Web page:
sample), something can be learned from this setting about the effect of audit committees on
disclosure quality and cost of capital.

   In this small North-American market, we first examine the decision to establish an audit
committee and then the effect of this decision and of other governance practices on disclosure
quality and cost of capital. We consider various board characteristics that have been examined in
prior studies (Finkle 1998, Certo et al. 2001, Filatotchev and Bishop 2002, among others), but we
add two audit committee characteristics: the financial expertise and the independence of its
members. We use earnings forecast errors as a measure of disclosure quality and the level of
underpricing of the issue as a measure of cost of capital.

   We find that the creation of an audit committee is positively related to the quality of the board
of directors and that the quality of the audit committee decreases significantly the level of
underpricing of the IPO. Contrary to previous studies in other settings, however, we find that the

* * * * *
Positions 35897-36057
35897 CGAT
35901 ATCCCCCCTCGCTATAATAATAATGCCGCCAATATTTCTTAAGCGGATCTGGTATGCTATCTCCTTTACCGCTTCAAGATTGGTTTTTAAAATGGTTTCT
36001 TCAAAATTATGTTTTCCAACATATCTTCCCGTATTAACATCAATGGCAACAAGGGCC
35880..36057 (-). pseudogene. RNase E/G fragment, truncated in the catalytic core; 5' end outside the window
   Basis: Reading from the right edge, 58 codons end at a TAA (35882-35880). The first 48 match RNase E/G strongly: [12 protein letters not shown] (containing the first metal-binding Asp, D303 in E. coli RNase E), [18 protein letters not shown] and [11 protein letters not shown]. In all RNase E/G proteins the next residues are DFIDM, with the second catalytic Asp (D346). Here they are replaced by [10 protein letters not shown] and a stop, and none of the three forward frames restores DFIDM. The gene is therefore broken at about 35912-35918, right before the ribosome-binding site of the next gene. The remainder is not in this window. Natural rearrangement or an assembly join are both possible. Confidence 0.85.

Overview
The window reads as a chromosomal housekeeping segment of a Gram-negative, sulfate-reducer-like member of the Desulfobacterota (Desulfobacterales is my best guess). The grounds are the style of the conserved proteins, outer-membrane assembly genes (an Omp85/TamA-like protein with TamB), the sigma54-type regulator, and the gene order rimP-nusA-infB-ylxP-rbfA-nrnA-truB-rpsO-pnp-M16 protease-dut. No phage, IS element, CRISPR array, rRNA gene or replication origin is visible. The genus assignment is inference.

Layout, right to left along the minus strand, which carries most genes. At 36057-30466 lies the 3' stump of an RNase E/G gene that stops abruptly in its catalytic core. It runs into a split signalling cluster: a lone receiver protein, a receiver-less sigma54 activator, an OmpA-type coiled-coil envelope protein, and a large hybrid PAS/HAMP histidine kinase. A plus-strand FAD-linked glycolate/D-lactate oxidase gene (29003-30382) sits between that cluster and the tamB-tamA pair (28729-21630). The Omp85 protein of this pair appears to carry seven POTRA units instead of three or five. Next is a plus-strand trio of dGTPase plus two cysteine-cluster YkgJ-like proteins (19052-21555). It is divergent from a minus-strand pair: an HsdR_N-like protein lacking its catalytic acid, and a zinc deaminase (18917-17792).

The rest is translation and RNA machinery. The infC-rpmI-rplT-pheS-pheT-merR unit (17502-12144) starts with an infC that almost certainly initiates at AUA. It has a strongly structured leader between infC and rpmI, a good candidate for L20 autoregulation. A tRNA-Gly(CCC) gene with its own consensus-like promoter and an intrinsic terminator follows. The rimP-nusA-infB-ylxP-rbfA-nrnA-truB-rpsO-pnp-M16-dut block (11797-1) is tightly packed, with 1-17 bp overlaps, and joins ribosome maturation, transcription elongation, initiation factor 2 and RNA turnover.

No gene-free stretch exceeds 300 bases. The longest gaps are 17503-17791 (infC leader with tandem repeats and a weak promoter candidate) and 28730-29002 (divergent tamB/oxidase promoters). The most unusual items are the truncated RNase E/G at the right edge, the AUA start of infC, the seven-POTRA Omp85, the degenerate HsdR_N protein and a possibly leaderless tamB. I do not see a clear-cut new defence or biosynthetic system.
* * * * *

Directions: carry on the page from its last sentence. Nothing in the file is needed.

governance attributes of Québec IPO firms have not significant effect on disclosure quality.

   The remainder of the paper is organized as follows. The next section elaborates on our
research questions, putting them into the context of the existing literature. The third section
presents the research design used to answer these questions, the sample selection procedures and




                                                                                                     4
the measurement of variables. Our empirical results are presented in the fourth section and a
conclusion follows.

2-RESEARCH QUESTIONS


Regulatory environment
  In Canada, the two levels of government (provincial and federal) make the regulation of IPOs
somewhat complicated. Each of the 10 provinces has a separate Company Law and there is also a
Canadian Company Law at the federal level. Canadian companies can choose to incorporate
under the Law of their province or under the federal Law. Moreover, each province has its own
Securities Commission that regulates public companies and the Canadian stock exchanges.
Finally, whereas the legal systems in nine of the provinces and at the federal level are based on
Common Law, Québec’s system is based on a Civil Code.